Fr. Z’s Kitchen: Sunday Clerical Supper

I’ve been getting my cooking on these days it seems. I go through cycles between cooking up storms and, on the other hand, eating slapped together sandwiches or cans of soup directly out of the pan.

In any event, Sunday started early, before the roosters, before dawn, and cold at 10°F.

The sun shows its first sliver.

It was very cold and humid as well, so my car froze shut.  It took me a good ten minutes just to get into it, which made my dash to church just a little faster than usual.

The rush was, however, rewarded.  One of the altar boys gave me a picture that his little brother had drawn of him and… well..

These are among the best moments.

I had a Supper for the Promotion of Clericalism™ planned for the evening.  Even though it was really the 24th and Last Sunday after Pentecost, in an ecumenical spirit – I’m nothing if not open and flexible… and merciful – I included the intention of celebrating Christ the King.

I don’t entertain as often as I would like, so I decided to pull out a couple of stops, and stoppers.

Inspired by my rooster meditation before dawn, the main event (after pre-prandial libations, with a dividend) Coq au vin, which I haven’t made for a while.  Julia Child

The recipe is in Julia Child’s indispensable Mastering the Art of French Cooking.  HINT: Perhaps you could give boxed sets Christmas presents.  [UK link HERE]  Everyone should have at least the Volume 1.  My set was, by the way, a gift from one of you readers.  Thank you, again.  They have given me a lot of good meals and great times with friends.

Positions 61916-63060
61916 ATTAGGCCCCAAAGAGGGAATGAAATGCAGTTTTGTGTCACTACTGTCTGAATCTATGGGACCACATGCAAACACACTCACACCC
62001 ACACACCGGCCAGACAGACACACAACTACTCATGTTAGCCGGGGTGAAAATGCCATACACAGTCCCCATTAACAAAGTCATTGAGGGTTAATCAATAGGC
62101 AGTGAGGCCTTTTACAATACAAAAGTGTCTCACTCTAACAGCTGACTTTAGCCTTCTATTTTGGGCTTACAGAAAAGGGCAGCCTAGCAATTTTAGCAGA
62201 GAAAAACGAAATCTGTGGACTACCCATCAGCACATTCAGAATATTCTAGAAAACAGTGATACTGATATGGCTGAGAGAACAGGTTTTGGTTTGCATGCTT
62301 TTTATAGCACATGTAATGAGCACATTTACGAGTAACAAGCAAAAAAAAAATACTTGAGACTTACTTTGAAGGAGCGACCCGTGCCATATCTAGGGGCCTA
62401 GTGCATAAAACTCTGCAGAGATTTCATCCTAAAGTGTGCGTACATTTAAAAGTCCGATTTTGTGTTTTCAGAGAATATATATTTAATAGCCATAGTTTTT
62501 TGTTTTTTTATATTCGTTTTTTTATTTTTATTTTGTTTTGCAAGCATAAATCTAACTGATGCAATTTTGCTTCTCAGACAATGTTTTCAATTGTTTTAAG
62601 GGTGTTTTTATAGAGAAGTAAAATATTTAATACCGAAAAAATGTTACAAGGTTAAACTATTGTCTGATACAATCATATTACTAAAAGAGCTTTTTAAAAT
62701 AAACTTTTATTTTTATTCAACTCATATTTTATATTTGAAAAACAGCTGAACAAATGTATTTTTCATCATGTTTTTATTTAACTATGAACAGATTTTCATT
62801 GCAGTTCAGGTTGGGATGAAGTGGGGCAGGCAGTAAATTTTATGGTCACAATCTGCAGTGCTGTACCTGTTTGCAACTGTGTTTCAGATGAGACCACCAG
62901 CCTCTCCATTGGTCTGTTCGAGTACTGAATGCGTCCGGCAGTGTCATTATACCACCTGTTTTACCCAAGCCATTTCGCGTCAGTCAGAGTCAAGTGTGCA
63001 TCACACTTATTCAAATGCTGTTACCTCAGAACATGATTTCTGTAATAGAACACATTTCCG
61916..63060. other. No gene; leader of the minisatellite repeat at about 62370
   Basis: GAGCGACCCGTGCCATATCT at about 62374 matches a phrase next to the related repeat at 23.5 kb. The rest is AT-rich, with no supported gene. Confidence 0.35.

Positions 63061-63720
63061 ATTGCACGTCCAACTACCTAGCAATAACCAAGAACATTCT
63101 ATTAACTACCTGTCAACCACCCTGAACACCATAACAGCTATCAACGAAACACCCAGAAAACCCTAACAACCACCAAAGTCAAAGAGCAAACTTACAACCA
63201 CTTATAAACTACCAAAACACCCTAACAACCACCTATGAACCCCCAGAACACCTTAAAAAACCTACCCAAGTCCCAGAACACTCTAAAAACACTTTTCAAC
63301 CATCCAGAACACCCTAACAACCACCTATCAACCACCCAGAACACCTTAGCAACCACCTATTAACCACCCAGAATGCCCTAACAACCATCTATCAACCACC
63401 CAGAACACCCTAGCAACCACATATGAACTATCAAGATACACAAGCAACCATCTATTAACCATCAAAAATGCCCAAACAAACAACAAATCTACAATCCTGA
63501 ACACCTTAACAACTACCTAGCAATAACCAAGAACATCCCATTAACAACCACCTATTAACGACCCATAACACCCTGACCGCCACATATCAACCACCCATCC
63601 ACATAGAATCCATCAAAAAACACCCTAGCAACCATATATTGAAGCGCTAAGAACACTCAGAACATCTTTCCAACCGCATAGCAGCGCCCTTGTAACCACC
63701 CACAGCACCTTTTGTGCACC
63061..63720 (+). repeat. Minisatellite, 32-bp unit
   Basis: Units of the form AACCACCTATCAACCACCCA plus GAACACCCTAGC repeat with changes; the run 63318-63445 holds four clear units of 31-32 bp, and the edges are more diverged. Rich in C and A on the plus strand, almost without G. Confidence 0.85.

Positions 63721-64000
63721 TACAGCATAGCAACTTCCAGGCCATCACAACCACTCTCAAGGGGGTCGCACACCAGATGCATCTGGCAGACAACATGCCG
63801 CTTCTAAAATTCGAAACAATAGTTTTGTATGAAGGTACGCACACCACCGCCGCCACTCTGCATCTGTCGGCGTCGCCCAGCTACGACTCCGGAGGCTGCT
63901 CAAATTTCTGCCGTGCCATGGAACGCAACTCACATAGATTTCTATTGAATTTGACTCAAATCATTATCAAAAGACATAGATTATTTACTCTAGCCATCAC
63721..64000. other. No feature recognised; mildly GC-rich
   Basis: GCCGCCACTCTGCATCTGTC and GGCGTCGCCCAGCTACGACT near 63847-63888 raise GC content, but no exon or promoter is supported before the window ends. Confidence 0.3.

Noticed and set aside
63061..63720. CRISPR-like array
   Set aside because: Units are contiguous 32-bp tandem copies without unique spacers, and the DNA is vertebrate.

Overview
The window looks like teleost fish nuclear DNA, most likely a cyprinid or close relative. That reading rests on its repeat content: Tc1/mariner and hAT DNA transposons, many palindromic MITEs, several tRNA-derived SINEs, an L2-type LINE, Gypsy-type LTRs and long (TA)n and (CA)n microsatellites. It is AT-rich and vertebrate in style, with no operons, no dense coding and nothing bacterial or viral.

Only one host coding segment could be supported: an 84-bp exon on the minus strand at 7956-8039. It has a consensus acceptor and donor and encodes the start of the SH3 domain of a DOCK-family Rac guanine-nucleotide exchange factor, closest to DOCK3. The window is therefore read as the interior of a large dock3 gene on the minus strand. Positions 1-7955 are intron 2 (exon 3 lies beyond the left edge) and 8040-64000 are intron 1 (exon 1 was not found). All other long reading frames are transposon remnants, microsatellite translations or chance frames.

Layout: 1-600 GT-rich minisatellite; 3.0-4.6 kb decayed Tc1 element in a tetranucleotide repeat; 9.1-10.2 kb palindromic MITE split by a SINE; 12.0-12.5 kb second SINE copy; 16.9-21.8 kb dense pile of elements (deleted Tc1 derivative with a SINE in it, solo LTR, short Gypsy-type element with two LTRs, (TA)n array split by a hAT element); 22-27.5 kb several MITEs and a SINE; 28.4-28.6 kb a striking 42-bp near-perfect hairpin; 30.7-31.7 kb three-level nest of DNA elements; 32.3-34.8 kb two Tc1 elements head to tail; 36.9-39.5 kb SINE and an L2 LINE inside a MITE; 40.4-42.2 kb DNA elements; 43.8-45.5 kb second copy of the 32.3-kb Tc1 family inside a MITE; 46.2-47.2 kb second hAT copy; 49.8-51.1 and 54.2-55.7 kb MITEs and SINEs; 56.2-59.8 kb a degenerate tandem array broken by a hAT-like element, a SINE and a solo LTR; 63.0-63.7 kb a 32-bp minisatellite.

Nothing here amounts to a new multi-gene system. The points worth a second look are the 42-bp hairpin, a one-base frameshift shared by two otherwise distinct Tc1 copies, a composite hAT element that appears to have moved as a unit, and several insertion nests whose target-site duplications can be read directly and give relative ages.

My copy is now annotated with my own tips and observations, rather like someone else’s copy of Advanced Potion Making in Rowling’s series.  Also, the next recipe in the book, Poulet grillé à la diable, may be the next chicken concoction that I attempt.  I am a bit limited in what I can work up by the simple fact that I have no oven.  I have a large toaster oven which is serviceable for some things, but I can’t get the smaller of my Creuset French ovens into it.  That restricts me to recipes I can prepare on a hot plate.  Although, I did find a work around for the oven steps in the Boeuf Bourgignon recipe.  But I digress…

I did the onions and mushrooms early in the afternoon.  This is easy.  I use the little frozen onions, thawed completely and then dried by running through them with paper towels.  Braise them in butter and stock with thyme.

As I worked I plugged my older gen Kindle into speakers, switched on the text-to-speech, and listened through to the end of the second of Rowland’s Sano Ichiro murder mystery series set in 18th century Japan, during the time of the Tokugawa Shogunate.  The first book is Shinju.  [UK link HERE] Lots of twists and turns!   You have to skip a couple pages here and there, however. One of the things that really brings these books alive for me was a visit to the Edo-Tokyo Museum and to the Zojo-ji Temple complex during my last trip to Tokyo.  At the museum there were recreations of houses and streets from this precise era as well as the remnants of a famous bridge which is mentioned.  The Temple complex is referenced in the books and it the site of the tombs of some of the Shoguns.  Also, there are some fascinating insights into the lives of women in that culture.  But I digress.  Back to braising onions….


Meanwhile, mushroom prep.  Always them off.  You really don’t want to ingest what they grow in.  Believe me.  You just don’t.  You don’t even want to know what they grow in.  I have a couple 1″ paint brushes for cleaning mushrooms, coffee grinders, etc.